Sunday, January 19, 2014

Salvaging Selvages and Old Denim Jeans

Here we have one of my two new selvage pillows:
Pattern here. Newbies, do I hear you asking me exactly what is a selvage (British spelling selvedge)? In the world of quilting cotton, selvages are the two thick finished edges on either side. One edge is often white/unprinted, and bears manufacturing information plus a delightful series of color dots:
The dots along the lower edge here reveal the colors used in the fabric. I'm wondering: Do those dots have a special name? 
Here's a bunch of cut-off selvages:
The selvage on the opposite edge is often not white nor marked with information - it can look almost exactly like the middle of the fabric. But quilters virtually always remove both selvages before cutting quilt pieces - both have a thicker weave and pinholes. If you use a selvage in a conventional quilt, the quilt police will persecute you. Friends, relatives, and infants, on the other hand, can't tell the difference without magnifying headgear

When I started quilting, quilters generally tossed the selvages. I couldn't quite do that - so I crocheted them into things (like this:
)

 or jammed them into the empty coffee cans that serve as small scrap bins.  

But in recent years, the humble selvage has gone from peasant to royalty. This happened partly because young artists/craftspeople are ornery and love breaking rules; partly because of the interest in upcycling; and partly because selvages' spareness - lots of white with a few dots of color - mirror the austere aesthetic of the modern quilt movement. (Q: Can I earn an Internet  MFA for a sentence like that?) 

If you go to Pinterest.com and type "selvages" in the search engine, you will see what I'm talking about. There's an an abundance of beautiful, light, fascinating and witty projects - not just quilts and tote bags, but backpacks, stuffed whales, a Halloween mummy, an office chair, a spectacular spinning skirt. and much, much more. You'll thank me. You're welcome.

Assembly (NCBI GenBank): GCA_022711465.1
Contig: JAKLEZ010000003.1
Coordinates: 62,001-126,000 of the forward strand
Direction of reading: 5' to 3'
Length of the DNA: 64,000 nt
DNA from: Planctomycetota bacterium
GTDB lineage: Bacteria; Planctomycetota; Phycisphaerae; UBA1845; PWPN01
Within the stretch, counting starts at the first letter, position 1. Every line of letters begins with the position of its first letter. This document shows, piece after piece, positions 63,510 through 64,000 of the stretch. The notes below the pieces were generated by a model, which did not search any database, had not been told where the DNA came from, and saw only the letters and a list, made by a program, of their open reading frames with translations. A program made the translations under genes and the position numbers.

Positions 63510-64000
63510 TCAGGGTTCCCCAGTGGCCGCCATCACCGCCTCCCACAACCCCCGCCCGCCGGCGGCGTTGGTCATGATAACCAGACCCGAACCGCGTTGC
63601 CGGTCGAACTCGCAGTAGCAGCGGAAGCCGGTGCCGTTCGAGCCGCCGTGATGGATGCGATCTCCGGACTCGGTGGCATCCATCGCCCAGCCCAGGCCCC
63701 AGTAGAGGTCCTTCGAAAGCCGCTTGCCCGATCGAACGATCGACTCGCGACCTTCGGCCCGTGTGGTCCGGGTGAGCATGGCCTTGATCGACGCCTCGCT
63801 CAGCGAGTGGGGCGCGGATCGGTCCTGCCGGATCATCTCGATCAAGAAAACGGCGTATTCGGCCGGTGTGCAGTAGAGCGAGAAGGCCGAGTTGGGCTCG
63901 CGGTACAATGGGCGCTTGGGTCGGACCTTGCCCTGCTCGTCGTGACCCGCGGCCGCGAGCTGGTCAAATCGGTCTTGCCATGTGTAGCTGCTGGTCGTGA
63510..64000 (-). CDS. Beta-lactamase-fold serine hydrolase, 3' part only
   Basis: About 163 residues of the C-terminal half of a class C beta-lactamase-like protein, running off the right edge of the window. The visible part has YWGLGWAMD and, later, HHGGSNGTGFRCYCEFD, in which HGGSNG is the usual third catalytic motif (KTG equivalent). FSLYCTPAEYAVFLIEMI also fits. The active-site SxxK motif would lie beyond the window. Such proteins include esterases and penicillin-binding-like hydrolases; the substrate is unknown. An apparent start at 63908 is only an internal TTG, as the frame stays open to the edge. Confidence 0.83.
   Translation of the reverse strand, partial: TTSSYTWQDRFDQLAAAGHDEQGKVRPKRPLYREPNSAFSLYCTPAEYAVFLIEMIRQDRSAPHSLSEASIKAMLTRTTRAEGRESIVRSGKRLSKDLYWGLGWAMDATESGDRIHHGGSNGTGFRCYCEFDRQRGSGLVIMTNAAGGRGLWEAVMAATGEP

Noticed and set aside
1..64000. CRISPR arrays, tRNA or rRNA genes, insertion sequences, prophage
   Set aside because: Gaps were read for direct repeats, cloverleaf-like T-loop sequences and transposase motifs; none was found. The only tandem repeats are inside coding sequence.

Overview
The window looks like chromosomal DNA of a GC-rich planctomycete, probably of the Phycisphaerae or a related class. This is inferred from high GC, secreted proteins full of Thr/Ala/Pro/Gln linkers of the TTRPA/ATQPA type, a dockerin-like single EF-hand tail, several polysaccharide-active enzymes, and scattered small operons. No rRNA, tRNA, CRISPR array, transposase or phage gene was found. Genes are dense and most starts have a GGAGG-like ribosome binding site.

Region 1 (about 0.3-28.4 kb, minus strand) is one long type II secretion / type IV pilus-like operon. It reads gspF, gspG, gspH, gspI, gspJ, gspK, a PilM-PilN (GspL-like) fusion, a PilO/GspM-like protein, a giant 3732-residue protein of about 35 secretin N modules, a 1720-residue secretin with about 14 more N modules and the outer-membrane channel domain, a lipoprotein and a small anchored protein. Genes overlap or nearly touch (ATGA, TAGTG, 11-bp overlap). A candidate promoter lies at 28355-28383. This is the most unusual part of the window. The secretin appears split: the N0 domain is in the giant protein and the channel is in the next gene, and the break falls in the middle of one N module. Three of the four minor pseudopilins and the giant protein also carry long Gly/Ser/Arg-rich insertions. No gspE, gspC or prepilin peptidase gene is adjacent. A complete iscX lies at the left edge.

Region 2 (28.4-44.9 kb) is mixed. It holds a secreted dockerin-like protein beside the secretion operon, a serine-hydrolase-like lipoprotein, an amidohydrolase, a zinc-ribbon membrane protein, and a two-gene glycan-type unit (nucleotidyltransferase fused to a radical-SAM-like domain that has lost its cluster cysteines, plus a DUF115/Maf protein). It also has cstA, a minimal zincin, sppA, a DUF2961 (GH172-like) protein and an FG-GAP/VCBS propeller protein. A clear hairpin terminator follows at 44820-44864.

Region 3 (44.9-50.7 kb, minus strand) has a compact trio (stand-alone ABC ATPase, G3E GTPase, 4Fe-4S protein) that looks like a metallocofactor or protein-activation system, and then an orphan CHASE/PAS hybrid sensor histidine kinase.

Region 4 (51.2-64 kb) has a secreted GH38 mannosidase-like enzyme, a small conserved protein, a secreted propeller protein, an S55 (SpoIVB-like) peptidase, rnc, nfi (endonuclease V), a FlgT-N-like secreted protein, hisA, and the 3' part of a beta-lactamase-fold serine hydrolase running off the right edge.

People take several different approaches to severing their selvages. Some include only a tiny bit of the featured print area, just enough to capture the pinholes. Others take a generous inch or more of the printed area. Over the years, I mostly did the former, but only recently converted to the latter, so the bulk of my selvage collection does lean to mostly white.

For these two pillows, I wanted to intensify the upcycling theme, so I combined them with denim from  jeans. Selvages and old jeans! Arsenic and old lace! What's not to love? 
On the left is a traditional snail's trail block; the pillow measure about 17" square. The pillow on the right is a rectangle that's a little bigger. I'm calling it 'Labyrinth.' It's improvisationally pieced, a variation on a log cabin block, meaning you add strips and chop them off when they're about the right length.  An easy, illustrated pattern for both that I spent the last two weeks toiling over is here

I created the 'selvage fabric' by laying selvages across a breadth of plain white muslin, and zig-zagging the edges with 'invisible' nylon thread. That's what you saw in the second photo in this posting, above. Once everything is zigzagged down, you can cut out your new selvage fabric and play with it just as if it were regular yardage. 

On the back of the pillows, I used more pieced jeans, and, just for fun, threw on some pockets. I didn't stitch through those thick pocket seams - I cut the pockets an inch out from its edges, then folded the fabric under and stitched next to the fold, all the way around. 
(I don't want to think about what this person kept in that back pocket because I just noticed, oh no! it looks like cigarette packs? No, wait, maybe it was a wallet. The jeans don't smell like tobacco. Oh wait, it was an iphone! Phew)

What if you don't have enough selvages to make a project? I wouldn't recommend cutting selvages off all the fabric in your stash, without thinking it through first - what if finishing a future quilt, or saving someone's life, depends on obtaining more of that specific fabric? Without the name and manufacturer, you'll have a MUCH harder time locating more. 

So remove SOME of the selvage. 

Or, write the information on a sturdy piece of white scrap fabric, with an archival permanent pen, then safety-pin that information to the fabric whose selvage you want, and THEN cut off and use the entire selvage. In decades to come, your heirs and heiresses will find these notes in your stash and know for certain that you had a serious obsessive disorder. I haven't done this yet, but considering how these two pillows decimated my selvage stash, I might need to start doing it soon.

Yes, I'd love to see you what you have made in the past/will make in the future from selvages!  
 
The pattern for both is here

2 comments:

  1. Love! I personally am a little intimated by the selvage thing (sometimes I am a little fabric challenged as far as knowing which side is up.). Ingenious to use them as art.
    Simmy

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  2. Selvages are a lot of fun, Simmy! Try it, you might like it! And thanks for stopping by!

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